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drank Amali Oolong by Teagre
74 tasting notes

Well, it’s been a while since I’ve posted, but I’ll try to make a come back here.

As usual, I’ll ramble a bit before getting to the actual review:
I was walking around the farmer’s market yesterday, scrounging up a breakfast in free samples, when I came across a Teagre stand. I really stopped by because it was hot out, and they had iced samples… in any case, I was a bit turned off from their teas, because it seemed like it was all just flavored hibbity-jibbity (not sure where that word just came from), but then I noticed a selection of African teas, like this one. I started up a conversation with the very lovely woman working the stand, and we started talking about tea – she actually knew her stuff pretty well, and we share similar tastes, which was a pleasant surprise – and she told me about the her tea business, and that she’s opening up a shop in the area this summer. Very exciting for me.
As I’ve interpreted it, she’s taking a different approach to tea than most of the bigger tea corporations. It’s not so much about providing a cultural tea experience, or being flashy and forerunner is tea pop-culture like Teavana, though it does dip a bit into both those realms, but it’s more focused on doing business Fair-Trade. Which is why here I have a Kenyan Oolong.

In any case, I’ll skip the rest of the boring detail, and get on to the tea.
The leaf itself is CTC, which I usually don’t go for in oolongs – I’m a whole-leaf kind of guy for sure. But, this being a tea from Africa, where they’re still finding their footing in the world of tea, and producing almost exclusively teas for blending, I can’t really complain, ya know? The leaves, before and after infusion, smelled a bit like Darjeeling, but, as I’ve talked about the origins of tea, it doesn’t quite hold the same “Champagne” quality.
So, I tested it out through three infusions. A consistent, very rich amber liquor – my second brew seemed a bit paler, but that’s because I used a shorter infusion – and the flavor… wasn’t so consistent. Granted, I didn’t really use many controls in this experience. My steep times were (roughly) 30sec, 25sec, and 30sec respectively, and I only heated the water once, so the temperature was a bit lower for each brew.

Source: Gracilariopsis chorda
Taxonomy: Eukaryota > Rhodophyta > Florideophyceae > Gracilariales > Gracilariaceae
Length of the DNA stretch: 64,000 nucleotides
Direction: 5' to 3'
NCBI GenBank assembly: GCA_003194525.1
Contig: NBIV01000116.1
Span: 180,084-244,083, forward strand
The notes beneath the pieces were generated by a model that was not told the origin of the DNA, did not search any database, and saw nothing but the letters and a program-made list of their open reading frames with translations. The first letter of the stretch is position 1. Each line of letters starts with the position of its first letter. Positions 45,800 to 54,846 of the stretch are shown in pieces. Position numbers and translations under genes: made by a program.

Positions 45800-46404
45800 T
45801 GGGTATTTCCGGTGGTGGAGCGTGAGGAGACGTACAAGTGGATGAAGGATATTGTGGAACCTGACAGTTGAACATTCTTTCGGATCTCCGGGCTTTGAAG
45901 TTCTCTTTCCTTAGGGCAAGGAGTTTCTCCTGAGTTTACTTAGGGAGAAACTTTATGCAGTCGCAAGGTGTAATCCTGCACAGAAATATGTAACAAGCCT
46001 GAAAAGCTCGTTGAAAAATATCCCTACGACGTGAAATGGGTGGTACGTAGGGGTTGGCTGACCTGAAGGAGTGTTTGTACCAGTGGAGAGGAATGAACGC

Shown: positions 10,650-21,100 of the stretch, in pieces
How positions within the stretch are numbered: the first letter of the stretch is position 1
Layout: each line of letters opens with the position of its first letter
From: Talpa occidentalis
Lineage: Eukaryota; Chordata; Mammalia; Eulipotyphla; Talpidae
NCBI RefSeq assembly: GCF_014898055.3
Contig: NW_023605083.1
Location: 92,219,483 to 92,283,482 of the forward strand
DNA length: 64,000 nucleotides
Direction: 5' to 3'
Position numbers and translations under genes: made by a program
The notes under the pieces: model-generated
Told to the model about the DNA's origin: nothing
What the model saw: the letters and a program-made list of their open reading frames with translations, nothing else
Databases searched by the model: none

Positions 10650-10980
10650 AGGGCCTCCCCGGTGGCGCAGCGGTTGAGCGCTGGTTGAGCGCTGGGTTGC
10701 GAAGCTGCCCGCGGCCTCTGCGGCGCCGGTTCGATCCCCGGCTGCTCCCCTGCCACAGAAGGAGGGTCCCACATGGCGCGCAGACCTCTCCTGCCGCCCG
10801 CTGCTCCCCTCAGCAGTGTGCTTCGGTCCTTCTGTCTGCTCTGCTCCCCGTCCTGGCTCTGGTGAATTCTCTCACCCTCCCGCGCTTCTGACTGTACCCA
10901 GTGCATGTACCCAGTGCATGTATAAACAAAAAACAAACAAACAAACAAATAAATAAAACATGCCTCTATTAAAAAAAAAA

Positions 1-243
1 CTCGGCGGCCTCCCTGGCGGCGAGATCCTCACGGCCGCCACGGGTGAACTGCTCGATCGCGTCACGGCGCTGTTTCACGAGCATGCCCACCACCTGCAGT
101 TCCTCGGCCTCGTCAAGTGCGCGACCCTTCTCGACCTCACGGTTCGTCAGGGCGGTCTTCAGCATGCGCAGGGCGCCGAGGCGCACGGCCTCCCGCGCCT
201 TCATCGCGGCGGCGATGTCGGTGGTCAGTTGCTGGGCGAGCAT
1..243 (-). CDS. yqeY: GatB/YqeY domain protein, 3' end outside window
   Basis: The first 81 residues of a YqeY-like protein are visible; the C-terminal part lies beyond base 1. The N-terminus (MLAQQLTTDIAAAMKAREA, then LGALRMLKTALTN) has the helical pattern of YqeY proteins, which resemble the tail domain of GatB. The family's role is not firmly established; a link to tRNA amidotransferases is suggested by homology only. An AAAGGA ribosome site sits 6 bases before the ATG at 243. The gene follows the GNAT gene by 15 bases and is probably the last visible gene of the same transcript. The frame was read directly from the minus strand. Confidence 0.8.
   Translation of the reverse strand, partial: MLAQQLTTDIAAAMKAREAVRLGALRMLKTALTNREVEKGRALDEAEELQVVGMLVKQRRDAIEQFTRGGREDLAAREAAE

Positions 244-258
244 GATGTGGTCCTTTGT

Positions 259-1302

So, first infusion: Rather strong, and I could tell right off the bat this was a darker oolong, near black – of course, Victoria, the business owner, told me this when I was looking at it. It had a strong kick, and I remember reading somewhere that teas in Africa usually are generally from the Assamica Sinensis (for those of you who aren’t familiar, it’s the Assamese version of the tea plant, much broader leaves, which is why Assamese teas have such a kick), so I’m going to assume it’s going to be that type. Once I got used to the strength (a little bit stronger even, because I think I burned it), I found it not unpleasant. MUCH different from the mountain peak teas you’ll find in Taiwan, and tasted more black than oolong, but still had that hint of oolonginess. Interesting.

Second infusion: Yeah, the kick died down a bit after I brewed it a second time. That’s not to say it didn’t lose drinkability, though. It was a bit weaker – notably because of a lower temp and steep time – but different flavors came out. Reiterating previous points, it doesn’t have the same evolution of taste that a Taiwanese or Chinese oolong maintains through the infusions. This one had more of a splayed outcome of tastes, but… not bad. Honestly, I liked it. Makes it more of an interesting drinking experience.

Third infusion, again a different taste – hard to explain. Very mild, and getting near the verge of losing flavor, so that’s where I stopped. I think the second infusion had a better temp, but I hit the right steep time with this one.

So, in total, not a waste of my seven dollars.
She’s opening shop in June, potentially, so expect to hear a lot more from me about Teagre in the future.

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